Mike Keesey has launched Phylopic, a resource with silhouette images for anyone who might need them in their phylogenies. It's wonderful to see these, and I hope many more people contribute. Best of all, from my perspective, is that they are on a clear rather than white background, so I can put them into my teaching slides without having to edit the backgrounds out. Not every organism is so easily converted to silhouette though (amoebas and bacteria...):
In reference to last week's highlight of AQA GCSE Fail, there have been some follow-ups. My post hit the Bad Science forum, probably as a result of being included on Ed Yong's Missing Links post. I've since seen that the New Humanist picked up on this, and managed to extract from AQA confirmation that future exams will not contain anything on creationism or intelligent design. I should bloody well hope so.
But AQA aren't off the hook yet: the bar-stewards discovered a marking error in some of their A-Level exams on 17 September 2010, but didn't think to notify Ofqual or UCAS until 30 September 2010. UCAS Clearing ended on 20 September 2010. Over 600 scripts were incorrectly marked, for GCSE, AS and A2, and this resulted in 13 A2 students not being able to get their first choice of university due to missing the grades (which they subsequently received), and not being able to do anything about it because UCAS didn't know until 10 days after places were no longer available for the 2010-2011 year.
In more palaeontological news, there is a new species of sauropod dinosaur, Brontomerus mcintoshi[*]. Now that we have "Thunder Thighs", I wonder if there'll be any more dinosaurs springing up with the other cruel nicknames I had as a child... They're currently getting a good deal of publicity, although as Dave Hone predicts, there'll no doubt be a load of inaccurate references to Brontosaurus.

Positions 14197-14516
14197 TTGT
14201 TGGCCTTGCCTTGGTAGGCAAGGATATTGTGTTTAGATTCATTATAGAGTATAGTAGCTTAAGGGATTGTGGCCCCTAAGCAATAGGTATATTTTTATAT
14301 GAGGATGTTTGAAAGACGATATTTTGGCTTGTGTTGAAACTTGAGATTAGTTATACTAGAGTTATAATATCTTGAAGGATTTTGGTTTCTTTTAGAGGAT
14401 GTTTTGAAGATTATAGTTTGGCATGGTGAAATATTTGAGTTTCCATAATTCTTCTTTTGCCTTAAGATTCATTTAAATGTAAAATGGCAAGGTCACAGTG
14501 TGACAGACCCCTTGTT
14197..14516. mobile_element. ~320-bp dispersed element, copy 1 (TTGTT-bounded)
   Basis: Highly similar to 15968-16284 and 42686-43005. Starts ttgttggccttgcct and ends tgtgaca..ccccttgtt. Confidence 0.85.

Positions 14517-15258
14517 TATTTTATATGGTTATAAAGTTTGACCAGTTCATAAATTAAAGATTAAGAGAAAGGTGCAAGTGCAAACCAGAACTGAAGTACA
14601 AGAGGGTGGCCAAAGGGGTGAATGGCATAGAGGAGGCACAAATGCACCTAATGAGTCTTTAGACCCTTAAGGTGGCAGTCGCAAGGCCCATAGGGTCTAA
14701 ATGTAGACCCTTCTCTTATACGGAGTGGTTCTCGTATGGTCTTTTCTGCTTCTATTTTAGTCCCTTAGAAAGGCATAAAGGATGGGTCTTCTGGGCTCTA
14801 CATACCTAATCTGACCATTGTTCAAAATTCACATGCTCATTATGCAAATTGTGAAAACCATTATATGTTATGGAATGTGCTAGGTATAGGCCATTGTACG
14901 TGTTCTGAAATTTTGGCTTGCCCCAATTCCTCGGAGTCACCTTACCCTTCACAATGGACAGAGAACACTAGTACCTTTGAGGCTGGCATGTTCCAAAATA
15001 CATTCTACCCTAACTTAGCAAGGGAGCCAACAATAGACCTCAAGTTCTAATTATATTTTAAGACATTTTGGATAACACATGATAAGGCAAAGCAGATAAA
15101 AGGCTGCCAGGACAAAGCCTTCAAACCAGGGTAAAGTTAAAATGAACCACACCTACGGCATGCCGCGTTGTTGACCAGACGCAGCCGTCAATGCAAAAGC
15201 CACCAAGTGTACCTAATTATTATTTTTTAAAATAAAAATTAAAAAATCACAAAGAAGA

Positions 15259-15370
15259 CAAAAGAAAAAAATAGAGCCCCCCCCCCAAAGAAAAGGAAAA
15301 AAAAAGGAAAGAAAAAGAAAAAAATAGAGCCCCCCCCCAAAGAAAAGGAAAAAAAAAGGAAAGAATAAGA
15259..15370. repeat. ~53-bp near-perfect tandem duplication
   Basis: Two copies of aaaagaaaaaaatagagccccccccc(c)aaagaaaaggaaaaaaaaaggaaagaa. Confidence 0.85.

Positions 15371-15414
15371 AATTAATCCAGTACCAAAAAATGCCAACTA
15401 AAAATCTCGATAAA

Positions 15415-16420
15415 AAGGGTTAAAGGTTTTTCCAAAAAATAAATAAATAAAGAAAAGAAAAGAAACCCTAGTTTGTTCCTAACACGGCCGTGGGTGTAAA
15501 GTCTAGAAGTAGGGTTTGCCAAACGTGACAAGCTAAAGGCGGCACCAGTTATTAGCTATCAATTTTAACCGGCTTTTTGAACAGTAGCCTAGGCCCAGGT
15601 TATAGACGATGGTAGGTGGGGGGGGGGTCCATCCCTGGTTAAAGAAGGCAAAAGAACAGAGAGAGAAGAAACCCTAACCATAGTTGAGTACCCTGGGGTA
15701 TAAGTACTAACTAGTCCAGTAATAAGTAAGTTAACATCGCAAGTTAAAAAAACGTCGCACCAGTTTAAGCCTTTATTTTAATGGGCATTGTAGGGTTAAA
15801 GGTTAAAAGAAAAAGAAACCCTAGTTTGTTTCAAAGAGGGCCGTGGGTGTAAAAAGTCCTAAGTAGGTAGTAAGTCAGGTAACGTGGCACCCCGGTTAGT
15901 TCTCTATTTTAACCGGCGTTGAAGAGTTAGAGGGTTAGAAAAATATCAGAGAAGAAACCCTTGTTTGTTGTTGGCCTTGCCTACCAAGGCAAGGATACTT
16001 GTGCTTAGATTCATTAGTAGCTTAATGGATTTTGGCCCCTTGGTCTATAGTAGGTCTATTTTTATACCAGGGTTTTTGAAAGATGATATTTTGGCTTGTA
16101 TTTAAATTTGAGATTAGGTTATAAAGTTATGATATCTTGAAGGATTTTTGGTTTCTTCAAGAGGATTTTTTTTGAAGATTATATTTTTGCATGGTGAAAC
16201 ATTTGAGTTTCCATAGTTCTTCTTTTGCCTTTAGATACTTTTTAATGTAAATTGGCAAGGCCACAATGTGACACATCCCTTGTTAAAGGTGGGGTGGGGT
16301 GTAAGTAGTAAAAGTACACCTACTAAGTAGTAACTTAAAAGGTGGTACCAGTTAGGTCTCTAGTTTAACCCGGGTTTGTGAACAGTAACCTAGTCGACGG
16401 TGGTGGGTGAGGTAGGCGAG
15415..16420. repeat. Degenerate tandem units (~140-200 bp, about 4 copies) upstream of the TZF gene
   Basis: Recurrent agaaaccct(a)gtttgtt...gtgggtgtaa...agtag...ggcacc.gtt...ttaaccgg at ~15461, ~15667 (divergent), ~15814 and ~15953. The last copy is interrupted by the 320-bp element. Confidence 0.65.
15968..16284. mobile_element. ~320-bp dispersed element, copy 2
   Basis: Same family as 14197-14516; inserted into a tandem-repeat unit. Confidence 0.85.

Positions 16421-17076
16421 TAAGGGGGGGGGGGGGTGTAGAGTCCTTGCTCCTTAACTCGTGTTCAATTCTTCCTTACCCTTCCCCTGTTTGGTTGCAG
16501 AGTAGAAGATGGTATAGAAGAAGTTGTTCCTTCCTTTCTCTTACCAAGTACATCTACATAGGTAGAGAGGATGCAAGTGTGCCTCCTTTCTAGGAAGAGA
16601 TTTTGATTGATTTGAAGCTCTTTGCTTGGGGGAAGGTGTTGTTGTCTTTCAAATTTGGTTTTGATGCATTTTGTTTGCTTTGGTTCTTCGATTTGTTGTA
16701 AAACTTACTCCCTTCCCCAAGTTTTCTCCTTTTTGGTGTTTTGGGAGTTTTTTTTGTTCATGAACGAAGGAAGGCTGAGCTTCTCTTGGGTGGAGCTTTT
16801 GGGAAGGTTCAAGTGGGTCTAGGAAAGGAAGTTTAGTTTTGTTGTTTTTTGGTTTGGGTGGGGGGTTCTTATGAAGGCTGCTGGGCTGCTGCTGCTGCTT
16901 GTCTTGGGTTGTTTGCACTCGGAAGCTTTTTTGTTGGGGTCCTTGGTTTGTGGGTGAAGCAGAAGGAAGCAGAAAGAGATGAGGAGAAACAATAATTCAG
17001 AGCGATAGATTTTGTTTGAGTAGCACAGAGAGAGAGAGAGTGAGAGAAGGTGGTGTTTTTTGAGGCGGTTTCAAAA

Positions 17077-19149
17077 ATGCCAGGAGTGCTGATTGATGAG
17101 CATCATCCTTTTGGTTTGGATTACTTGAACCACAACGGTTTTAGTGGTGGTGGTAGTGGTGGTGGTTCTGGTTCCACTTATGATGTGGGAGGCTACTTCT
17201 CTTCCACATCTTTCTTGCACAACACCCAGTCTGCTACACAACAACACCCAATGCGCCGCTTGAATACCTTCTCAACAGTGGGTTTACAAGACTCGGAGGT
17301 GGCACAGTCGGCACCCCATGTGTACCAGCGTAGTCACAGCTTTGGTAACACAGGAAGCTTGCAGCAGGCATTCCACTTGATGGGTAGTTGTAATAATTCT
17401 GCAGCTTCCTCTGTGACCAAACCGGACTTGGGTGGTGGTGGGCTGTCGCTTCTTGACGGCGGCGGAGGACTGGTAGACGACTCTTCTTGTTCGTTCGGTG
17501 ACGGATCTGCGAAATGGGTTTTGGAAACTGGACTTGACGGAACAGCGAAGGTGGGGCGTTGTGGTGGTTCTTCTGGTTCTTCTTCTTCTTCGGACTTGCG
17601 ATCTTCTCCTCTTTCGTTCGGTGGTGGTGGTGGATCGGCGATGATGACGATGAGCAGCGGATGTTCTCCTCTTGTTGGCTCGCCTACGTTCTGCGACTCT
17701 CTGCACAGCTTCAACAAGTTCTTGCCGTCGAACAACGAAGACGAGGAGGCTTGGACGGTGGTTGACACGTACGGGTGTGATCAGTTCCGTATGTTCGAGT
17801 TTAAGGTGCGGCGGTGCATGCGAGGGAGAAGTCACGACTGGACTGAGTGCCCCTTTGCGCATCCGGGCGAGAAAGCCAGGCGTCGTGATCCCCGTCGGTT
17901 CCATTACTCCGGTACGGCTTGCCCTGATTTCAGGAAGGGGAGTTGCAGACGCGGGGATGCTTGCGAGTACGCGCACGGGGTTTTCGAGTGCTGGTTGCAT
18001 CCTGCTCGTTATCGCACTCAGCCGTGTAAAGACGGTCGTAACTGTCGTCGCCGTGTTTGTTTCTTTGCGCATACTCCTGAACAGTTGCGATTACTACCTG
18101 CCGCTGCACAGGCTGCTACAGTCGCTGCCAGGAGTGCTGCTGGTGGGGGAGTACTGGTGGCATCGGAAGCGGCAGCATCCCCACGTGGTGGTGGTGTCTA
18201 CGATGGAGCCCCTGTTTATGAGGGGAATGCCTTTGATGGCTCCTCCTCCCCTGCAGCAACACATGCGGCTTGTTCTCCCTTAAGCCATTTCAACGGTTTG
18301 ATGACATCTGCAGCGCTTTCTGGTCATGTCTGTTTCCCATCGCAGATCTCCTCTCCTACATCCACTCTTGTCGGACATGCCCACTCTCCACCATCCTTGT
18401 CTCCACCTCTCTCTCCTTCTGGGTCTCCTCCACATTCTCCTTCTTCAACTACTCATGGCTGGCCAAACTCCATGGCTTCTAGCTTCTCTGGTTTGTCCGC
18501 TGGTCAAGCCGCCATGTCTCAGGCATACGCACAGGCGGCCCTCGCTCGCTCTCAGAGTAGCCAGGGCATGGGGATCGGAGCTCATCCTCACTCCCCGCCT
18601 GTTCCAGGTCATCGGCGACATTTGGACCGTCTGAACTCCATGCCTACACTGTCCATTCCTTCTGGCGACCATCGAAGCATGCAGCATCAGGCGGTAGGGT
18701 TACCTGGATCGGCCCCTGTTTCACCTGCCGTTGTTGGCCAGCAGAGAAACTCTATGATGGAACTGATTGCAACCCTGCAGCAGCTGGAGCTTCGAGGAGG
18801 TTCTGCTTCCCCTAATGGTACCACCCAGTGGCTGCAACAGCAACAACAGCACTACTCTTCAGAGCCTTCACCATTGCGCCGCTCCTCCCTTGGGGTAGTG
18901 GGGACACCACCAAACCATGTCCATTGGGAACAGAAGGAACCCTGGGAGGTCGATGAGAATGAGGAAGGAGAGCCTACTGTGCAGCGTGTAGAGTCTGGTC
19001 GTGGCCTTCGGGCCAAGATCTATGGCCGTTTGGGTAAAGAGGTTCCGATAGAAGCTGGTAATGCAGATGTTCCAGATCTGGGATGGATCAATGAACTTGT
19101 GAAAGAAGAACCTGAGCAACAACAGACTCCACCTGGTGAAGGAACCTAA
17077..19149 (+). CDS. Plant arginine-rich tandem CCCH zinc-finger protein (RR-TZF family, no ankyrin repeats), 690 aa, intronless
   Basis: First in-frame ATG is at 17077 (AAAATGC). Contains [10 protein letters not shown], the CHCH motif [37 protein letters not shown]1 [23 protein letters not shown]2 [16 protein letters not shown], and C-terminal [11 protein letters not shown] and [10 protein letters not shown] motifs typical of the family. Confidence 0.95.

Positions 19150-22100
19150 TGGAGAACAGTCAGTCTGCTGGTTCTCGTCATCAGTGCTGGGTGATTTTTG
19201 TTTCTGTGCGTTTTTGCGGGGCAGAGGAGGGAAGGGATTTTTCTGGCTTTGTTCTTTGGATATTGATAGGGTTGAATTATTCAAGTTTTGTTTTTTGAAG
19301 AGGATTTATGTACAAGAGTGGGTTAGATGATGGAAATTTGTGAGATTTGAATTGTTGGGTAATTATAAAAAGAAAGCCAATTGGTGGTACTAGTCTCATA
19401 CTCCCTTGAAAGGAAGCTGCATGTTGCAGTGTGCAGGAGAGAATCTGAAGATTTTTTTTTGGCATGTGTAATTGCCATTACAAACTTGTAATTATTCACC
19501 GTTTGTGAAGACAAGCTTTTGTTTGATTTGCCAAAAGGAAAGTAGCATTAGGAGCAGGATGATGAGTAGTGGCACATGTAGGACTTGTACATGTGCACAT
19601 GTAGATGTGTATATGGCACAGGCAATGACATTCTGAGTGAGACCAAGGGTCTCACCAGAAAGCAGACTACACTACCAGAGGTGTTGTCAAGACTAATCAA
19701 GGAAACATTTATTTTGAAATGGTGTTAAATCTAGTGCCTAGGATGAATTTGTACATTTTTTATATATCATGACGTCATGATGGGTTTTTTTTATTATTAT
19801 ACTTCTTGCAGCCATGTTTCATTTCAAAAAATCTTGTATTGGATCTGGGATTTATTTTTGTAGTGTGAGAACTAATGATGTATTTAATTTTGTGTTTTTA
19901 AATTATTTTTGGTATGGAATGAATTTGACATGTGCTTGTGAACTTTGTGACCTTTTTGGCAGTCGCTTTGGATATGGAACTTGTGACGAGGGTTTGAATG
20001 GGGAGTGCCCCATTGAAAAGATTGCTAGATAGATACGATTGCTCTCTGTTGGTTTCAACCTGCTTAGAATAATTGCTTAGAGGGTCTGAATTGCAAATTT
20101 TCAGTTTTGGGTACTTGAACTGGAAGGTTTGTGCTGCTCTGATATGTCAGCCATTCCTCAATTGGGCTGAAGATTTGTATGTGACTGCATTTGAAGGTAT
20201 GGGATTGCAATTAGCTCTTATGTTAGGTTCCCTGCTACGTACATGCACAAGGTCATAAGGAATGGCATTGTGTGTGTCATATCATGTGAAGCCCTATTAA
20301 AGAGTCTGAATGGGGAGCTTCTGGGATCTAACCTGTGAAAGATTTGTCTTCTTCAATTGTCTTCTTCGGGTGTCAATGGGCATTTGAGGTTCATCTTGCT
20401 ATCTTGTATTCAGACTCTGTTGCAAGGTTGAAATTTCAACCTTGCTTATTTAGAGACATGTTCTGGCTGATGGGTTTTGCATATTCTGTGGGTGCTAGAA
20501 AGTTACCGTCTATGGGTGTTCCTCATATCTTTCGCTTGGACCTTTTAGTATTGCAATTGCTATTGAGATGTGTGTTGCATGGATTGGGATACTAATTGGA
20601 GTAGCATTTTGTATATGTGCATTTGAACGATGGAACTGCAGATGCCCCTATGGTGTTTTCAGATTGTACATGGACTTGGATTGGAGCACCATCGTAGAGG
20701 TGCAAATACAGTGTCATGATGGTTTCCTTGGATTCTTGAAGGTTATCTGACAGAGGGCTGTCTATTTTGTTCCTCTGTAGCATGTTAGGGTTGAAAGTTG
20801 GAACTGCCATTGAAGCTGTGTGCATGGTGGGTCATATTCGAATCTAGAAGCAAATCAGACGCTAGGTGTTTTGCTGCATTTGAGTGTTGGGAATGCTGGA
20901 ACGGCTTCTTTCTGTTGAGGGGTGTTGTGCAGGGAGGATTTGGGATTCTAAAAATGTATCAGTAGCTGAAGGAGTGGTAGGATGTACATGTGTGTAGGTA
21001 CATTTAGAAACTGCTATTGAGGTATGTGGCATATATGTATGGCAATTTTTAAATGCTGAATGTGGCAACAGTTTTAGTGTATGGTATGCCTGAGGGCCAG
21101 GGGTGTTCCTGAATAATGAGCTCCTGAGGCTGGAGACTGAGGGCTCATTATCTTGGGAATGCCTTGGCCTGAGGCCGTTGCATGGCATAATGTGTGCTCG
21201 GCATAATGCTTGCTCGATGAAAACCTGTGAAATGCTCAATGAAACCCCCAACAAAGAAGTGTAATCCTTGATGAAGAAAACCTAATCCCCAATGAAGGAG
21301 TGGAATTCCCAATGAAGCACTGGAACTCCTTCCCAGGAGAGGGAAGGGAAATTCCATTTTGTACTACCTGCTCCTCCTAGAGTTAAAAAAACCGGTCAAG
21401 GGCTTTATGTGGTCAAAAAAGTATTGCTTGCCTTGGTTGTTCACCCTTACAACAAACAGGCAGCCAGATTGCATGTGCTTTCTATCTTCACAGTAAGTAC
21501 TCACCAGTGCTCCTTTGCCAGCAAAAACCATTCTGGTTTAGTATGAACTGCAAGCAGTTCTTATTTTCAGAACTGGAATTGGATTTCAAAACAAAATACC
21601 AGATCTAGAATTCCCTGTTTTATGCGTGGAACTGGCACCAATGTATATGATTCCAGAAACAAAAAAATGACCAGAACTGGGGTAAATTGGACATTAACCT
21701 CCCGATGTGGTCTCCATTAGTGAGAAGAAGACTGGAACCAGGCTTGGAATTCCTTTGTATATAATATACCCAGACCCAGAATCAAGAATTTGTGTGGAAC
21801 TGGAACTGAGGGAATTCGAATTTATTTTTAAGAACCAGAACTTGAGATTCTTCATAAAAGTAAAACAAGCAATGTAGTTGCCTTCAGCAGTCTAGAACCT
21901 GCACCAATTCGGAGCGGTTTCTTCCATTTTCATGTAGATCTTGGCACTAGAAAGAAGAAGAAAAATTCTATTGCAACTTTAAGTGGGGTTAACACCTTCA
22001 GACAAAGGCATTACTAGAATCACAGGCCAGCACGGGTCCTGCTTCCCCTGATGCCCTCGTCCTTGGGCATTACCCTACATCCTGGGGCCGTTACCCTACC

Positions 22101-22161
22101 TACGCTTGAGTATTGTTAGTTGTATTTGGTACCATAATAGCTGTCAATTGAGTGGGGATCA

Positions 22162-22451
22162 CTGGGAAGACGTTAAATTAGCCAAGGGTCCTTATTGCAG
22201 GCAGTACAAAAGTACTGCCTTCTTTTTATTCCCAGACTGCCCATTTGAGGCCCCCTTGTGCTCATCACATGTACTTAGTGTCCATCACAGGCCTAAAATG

Currently not getting any publicity at the moment is a paper linking sex, climate change and dinosaur extinction[*]. You'd think the redtops would be all over this like a rash. I have only skimmed the paper so far, but I am intrigued by a possible issue regarding genetic sex determination (GSD) and temperature-dependent sex determination (TSD). For this to be a plausible mechanism, I would presume it would have to be shown that most, if not all, GSD species survived (not simply birds and mammals), and that most, if not all, TSD species died at the end of the Cretaceous. Rising global temperatures could have a rather major effect on TSD species, but one wonders if perhaps parthenogenesis as demonstrated in a number of reptiles could have countered this in the past.
Right, students - consider this your homework (in addition to the rest of it) - go read Silber's paper and come back and report on your views of its plausibility.
Finally, this has been amusing and appalling the kids in equal measure this week:
Following the theme I shall be attending the NHM After Hours event this Friday, visiting the Sexual Nature exhibit and the Let's Talk About Sex talk. I'm contemplating taking the AS Biologists to the Sexual Nature exhibit, so I'm off to scout it out to see if the little buggers are mature enough to deal with the contents...
[*]Silber, Sherman J. 2011. Human male infertility, the Y chromosome, and dinosaur extinction. Middle East Fertility Society Journal, [In Press], Corrected Proof, Available online 17 February 2011, ISSN 1110-5690, DOI: 10.1016/j.mefs.2011.01.001
[*]Taylor, Michael P., Mathew J. Wedel and Richard L. Cifelli. 2011. Brontomerus mcintoshi, a new sauropod dinosaur from the Lower Cretaceous Cedar Mountain Formation, Utah, USA. Acta Palaeontologica Polonica 56(1):75-98. doi: 10.4202/app.2010.0073